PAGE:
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31st January 1918
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Page 1, 31st January 1918 — TRANSPORT! TRANSPORT ! ! TRANSPORT ! ! !
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Which of the following most accurately describes the problem?

A Road Transport Board Appointed.

p ROBABLY before this issue appears in print . there will be an official announcement of the complete details of the Government's new scheme -which has, we understand, been devised for the control of all forms of inland transport (with the exception of the railways, which will continue to be Controlled by the RailwayExecutive). Thus, our efforts extending over many months, in the columns of this journal and out of them, have at last borne good fruit and, perhaps not unnaturally there is a feeling of satisfaction at the success which has attended our efforts. We intend to continue our work in the direction of co-ordination' of motor transport, until the new Board has settled down to its task, by transmitting to it all information vital to the subject, and, as our readers can help in this matter, we look to them to give us every possible assistance they can to this end.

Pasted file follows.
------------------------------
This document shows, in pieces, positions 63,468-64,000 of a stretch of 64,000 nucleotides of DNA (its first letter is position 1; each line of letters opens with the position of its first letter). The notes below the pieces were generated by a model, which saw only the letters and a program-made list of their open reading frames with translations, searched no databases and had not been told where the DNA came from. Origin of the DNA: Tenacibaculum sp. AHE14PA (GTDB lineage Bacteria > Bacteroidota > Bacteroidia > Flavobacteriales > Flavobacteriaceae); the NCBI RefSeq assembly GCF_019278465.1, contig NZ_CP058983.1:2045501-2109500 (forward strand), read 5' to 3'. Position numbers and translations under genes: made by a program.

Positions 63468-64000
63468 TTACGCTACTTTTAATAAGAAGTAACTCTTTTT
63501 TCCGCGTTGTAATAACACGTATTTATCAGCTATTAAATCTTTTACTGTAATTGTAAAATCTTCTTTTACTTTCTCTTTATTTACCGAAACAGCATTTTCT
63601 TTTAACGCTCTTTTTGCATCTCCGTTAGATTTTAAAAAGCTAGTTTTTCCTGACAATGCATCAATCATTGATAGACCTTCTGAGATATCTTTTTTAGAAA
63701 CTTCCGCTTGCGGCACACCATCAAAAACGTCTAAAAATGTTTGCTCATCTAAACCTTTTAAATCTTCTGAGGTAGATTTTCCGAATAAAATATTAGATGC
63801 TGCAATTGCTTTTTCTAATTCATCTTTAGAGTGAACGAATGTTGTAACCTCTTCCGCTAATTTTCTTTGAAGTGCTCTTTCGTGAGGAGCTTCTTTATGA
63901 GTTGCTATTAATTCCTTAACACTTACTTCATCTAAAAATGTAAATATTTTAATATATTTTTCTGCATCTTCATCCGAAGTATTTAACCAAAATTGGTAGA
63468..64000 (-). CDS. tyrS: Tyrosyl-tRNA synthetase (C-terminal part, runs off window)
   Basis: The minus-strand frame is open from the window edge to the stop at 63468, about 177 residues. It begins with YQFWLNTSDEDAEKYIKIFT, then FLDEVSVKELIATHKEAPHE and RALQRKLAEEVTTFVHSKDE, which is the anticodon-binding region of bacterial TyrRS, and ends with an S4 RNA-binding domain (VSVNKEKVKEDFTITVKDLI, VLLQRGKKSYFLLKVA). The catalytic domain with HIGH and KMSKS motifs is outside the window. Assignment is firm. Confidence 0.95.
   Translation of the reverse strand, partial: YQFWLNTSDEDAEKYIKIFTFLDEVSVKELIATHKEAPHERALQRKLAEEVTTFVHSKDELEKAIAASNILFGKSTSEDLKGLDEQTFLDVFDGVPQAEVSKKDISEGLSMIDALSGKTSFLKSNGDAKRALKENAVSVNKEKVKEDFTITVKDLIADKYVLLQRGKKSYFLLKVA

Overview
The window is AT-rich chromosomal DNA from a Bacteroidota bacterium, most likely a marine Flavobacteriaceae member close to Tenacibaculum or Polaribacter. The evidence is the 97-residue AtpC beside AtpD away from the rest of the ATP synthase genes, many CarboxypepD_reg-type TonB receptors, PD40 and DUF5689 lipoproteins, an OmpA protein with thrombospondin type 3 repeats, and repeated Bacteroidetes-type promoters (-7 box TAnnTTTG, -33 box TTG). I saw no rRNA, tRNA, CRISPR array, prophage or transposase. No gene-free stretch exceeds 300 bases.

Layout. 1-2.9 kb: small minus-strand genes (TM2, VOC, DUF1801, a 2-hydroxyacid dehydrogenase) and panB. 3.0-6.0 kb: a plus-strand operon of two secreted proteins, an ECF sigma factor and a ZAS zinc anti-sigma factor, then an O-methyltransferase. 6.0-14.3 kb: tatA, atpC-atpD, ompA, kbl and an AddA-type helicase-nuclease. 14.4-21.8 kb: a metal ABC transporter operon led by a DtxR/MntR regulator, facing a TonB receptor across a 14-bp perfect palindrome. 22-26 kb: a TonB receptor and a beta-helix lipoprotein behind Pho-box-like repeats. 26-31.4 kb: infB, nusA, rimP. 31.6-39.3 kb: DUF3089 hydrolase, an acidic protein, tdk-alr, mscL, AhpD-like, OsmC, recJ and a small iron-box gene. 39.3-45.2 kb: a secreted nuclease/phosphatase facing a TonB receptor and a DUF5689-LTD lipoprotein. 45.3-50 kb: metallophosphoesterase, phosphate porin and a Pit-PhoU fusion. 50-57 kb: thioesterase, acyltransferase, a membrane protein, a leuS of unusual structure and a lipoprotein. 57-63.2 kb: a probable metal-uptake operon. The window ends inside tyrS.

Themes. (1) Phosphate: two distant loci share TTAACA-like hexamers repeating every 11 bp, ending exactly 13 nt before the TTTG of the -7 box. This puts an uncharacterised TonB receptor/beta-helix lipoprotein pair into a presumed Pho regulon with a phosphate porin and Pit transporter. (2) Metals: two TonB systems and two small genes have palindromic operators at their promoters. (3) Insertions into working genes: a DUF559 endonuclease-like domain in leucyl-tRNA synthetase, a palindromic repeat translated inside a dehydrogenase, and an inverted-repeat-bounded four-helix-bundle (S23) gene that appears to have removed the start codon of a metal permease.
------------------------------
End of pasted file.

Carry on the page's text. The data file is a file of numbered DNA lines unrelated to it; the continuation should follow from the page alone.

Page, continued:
Being conversant with all the essential facts, we should be the last to suggest that motor transport in the hands of thehaulier and user has been abused or mismanaged, but we feel that their efforts can be supplemented and their facilities be put to fuller use if official assistance is given in order that transport may be able to pull its full weight and bear its full share of the burden now imposed on the court try. In some parts of the country there are more vehicles than loads: in others the reverse situation obtains. In some districts there are foodstuffs that would find a ready market in the adjacent towns if. better transport facilities could be secured-. But it is no one's business to divert a few miles out of its way the lorry returning efripty to town after delivering a load of munitions.